Robert Wagner's reeds exude a soulful sound. The New Orleans-based woodwind musician goes on extended improvisational romps on this trio recording while his band of bassist James Singleton and drummer James Alsanders lays down a solid foundation for his lift-off. Wagner's expansive solos filter from his tenor, alto, or soprano with gliding consistency. He does not display jagged edges or raspy abrasiveness in his delivery but instead allows the streams of notes to pour out in smoothly flowing waves of sound.
One of the more compelling songs on the disc is 'Arthur Blythe.' Wagner spins out a tune very much in the tradition of Blythe's composing style. He salutes Blythe by capturing the big man's essence while making the song distinctly his own property. Wagner is very much at home with slower-paced ballads where his full tonality comes to the fore to express emotion, as he does so eloquently on 'Tears of the Sun.'
Wagner's team is behind him all the way. Both Singleton and Alsanders give him all the support necessary to fly on high. There are occasional solo moments for the two and opportunities for them to interact as a duo, but their main role appears to be as underpinning pillars for the ongoing wealth of free speech gushing from Wagner's horns. Singleton plays mournful arco stretches on the tender selections to add substance, and Alsanders is in constant motion propelling Wagner to greater heights
When the tempo kicks into the fast lane, Wagner goes into non-stop mode with reams of free-sailing improvisations pouring relentlessly from his reeds. His playing, however, always appears to have tangible handles for latching on and riding with him. He builds up a head of steam, but the tail of the comet is graspable, seemingly never out of reach. The logical development to his improvisations makes this communication possible.
The compositional base, which is all Wagner's, provides extensive space for him to excel. The tunes bubble over with soul expressed in liberated terms. Wagner assembled a solid band, and the trio marches in lock step to offer music with spirit, sensitivity, and softened muscularity. The set projects Wagner as a top-rate improviser and composer who relays his message convincingly.
Track Listing: Walking, Crying, Laughing, Running (4:45) / Arthur Blythe (7:03) / Tears of the Sun (14:33) / Mister E
(5:43) / Peaceful (8:00) / No Answer (7:12) / You Slippin (5:16) / Kio?s Song (4:43).
Personnel: Robert Wagner-tenor, alto, & soprano saxophone; James Singleton-bass; James Alsanders-drums.
Recorded: December 18, 2002, New Orleans, LA.
I was first exposed to jazz circa 1973, when I met a fellow who ran Kappy's Record Store over near 10th Ave., on 42nd St. in NYC. We really clicked and when I told him I played piano and went to Music & Art HS, and had just started at City College of NY as a music major, he asked if I liked jazz...I said yes but I didn't know much about it, but that I did have sheet music for many popular 1920's through 1940's tunes by noted composers (Porter; Gershwins; Irving Berlin; Rodgers & Hammerstein/Hart; Jerome Kern; Lerner & Loewe; etc.) that my mother had sung beautifully starting in the 1940's including tons of famous show tunes, and I played many of those songs already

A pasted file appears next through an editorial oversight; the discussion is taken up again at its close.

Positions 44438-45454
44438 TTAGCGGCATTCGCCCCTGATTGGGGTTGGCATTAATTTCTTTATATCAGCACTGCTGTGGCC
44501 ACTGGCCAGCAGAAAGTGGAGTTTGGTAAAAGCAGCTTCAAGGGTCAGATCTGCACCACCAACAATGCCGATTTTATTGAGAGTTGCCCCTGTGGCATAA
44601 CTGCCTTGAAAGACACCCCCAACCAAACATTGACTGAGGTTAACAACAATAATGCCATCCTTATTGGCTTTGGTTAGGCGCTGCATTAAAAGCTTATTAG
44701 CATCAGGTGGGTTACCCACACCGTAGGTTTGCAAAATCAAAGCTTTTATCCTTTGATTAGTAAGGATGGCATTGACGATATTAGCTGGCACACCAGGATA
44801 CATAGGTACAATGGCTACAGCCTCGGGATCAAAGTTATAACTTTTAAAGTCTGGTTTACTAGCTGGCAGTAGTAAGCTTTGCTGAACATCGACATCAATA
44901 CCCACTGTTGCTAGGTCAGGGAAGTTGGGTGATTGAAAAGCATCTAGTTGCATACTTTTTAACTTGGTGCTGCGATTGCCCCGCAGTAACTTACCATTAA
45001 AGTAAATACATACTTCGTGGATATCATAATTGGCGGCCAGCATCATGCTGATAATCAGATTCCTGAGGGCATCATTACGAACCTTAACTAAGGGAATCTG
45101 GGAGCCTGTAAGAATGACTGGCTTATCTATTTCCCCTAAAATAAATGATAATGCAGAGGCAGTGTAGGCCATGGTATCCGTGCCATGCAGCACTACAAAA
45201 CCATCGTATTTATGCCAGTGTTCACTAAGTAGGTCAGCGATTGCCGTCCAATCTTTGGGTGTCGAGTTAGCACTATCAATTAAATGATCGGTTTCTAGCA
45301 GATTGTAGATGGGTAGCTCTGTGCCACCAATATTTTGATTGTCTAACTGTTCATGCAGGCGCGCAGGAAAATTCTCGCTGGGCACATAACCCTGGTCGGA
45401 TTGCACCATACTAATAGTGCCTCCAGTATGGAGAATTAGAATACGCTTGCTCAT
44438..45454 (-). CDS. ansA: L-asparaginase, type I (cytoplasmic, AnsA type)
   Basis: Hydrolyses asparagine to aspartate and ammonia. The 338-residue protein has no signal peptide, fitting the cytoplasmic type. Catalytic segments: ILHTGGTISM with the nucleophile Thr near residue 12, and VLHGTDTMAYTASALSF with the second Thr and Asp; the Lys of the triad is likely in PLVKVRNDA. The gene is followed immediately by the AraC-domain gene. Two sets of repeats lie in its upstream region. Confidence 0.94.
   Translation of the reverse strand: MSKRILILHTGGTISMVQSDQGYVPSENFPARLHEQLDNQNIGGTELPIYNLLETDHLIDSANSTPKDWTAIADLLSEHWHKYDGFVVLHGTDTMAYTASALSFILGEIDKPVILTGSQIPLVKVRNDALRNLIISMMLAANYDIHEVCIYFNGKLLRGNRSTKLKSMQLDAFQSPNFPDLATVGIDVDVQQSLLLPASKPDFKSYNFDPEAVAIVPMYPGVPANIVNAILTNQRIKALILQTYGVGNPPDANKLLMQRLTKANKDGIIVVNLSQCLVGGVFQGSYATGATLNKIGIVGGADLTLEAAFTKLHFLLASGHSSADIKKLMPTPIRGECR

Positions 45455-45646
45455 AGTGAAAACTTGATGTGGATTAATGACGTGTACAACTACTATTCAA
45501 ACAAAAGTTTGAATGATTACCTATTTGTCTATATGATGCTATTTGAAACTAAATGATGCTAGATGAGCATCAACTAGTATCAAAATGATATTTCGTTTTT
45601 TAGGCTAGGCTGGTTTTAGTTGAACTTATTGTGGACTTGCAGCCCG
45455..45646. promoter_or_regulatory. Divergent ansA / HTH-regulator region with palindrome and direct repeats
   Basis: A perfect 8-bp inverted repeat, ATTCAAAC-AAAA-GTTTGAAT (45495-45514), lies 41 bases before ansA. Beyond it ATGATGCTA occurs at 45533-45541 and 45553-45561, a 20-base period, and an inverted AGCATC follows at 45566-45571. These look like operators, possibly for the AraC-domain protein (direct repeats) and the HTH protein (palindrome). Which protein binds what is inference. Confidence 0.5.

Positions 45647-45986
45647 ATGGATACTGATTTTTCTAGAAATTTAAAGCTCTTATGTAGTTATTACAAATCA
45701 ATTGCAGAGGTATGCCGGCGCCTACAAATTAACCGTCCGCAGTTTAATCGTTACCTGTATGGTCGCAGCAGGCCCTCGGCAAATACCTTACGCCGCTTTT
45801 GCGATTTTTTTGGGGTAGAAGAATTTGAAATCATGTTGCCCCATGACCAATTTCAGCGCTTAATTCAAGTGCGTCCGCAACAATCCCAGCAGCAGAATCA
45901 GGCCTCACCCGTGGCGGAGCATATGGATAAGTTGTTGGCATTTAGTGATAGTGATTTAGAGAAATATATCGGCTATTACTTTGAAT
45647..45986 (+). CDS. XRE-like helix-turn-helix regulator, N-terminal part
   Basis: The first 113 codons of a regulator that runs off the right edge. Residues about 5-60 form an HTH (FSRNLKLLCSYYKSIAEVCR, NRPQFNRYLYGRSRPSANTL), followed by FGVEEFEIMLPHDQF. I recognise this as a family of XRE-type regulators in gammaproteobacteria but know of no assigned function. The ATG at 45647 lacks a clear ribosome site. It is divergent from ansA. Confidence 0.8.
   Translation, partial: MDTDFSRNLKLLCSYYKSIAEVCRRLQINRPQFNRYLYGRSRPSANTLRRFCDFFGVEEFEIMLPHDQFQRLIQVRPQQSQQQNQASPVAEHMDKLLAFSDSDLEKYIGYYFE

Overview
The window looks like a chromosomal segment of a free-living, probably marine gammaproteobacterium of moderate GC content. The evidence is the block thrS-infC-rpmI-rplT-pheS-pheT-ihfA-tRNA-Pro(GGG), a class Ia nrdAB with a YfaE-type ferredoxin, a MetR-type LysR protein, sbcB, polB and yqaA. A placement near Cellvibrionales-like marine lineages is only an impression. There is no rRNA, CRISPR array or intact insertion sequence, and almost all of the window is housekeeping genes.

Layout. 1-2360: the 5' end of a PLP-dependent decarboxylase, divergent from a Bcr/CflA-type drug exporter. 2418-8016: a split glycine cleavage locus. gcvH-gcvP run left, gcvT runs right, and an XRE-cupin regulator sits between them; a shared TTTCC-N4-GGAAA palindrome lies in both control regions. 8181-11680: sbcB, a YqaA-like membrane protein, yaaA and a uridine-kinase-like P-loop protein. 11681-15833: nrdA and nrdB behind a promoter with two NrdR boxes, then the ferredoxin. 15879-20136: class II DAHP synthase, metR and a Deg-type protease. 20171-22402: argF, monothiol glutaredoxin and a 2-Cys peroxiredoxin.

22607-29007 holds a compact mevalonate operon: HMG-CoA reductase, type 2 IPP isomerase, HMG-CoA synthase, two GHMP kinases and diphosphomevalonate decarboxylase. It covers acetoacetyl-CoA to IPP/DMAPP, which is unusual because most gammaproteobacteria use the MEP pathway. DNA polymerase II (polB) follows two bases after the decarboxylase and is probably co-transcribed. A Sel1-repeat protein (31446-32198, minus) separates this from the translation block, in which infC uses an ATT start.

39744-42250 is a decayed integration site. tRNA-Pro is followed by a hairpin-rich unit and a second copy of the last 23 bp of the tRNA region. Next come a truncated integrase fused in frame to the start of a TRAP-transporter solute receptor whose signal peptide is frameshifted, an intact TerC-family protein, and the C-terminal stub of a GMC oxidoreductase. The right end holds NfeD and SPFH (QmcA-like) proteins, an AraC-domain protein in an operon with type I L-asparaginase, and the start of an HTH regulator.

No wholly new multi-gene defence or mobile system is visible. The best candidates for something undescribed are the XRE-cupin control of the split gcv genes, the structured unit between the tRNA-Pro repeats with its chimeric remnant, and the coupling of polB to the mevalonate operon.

I was first exposed to jazz circa 1973, when I met a fellow who ran Kappy's Record Store over near 10th Ave., on 42nd St. in NYC. We really clicked and when I told him I played piano and went to Music & Art HS, and had just started at City College of NY as a music major, he asked if I liked jazz...I said yes but I didn't know much about it, but that I did have sheet music for many popular 1920's through 1940's tunes by noted composers (Porter; Gershwins; Irving Berlin; Rodgers & Hammerstein/Hart; Jerome Kern; Lerner & Loewe; etc.) that my mother had sung beautifully starting in the 1940's including tons of famous show tunes, and I played many of those songs already. SOOOO... he started me off LP's by Oscar Peterson, Art Tatum, Bud Powell, Errol Garner, Bill Evans, Monty Alexander, Charlie Byrd, and Dave Brubeck... does it get any better than that? ...No, it doesn't. I was hooked!!
I met and had a master class with the late music giant John Lewis, leader of the Modern Jazz Quartet! This was at CCNY in 1977. I was blessed! It was an incredible class... how could it have been anything else?!?!
The first jazz record I bought was...I bought numerous records from my friend at the record store, as mentioned above. He introduced me to nothing but music giants/legends! I think The Dave Brubeck Quartet, Greatest Hits, was actually the first one.
My advice to new listeners... study first--understand the rudiments--solfeggio, keys, scales, and basic chords. Read a book or take a class that includes the study of chord progressions, especially in jazz. It should ideally be a piano class so you can play multiple notes together. Have a good EAR or else it's not really worth it in my view...to become a musician, a good EAR for music is about as fundamental as breathing! Learn to read chord charts--i.e., lead sheets - wherein you play various voicings of the chords--major, minor, dominant 7th (alterations of these, you can learn over time - the basic chords are most important for starters), plus the melody, on the piano or keyboard. If you have to read the exact notes, then it's not the same as actually internalizing it & getting it all into your head. If you can do this, I think you're ready not only for listening to jazz, but understanding many concepts of it! Of course...anyone can listen to jazz... but I think it's so good to also have a grasp of it.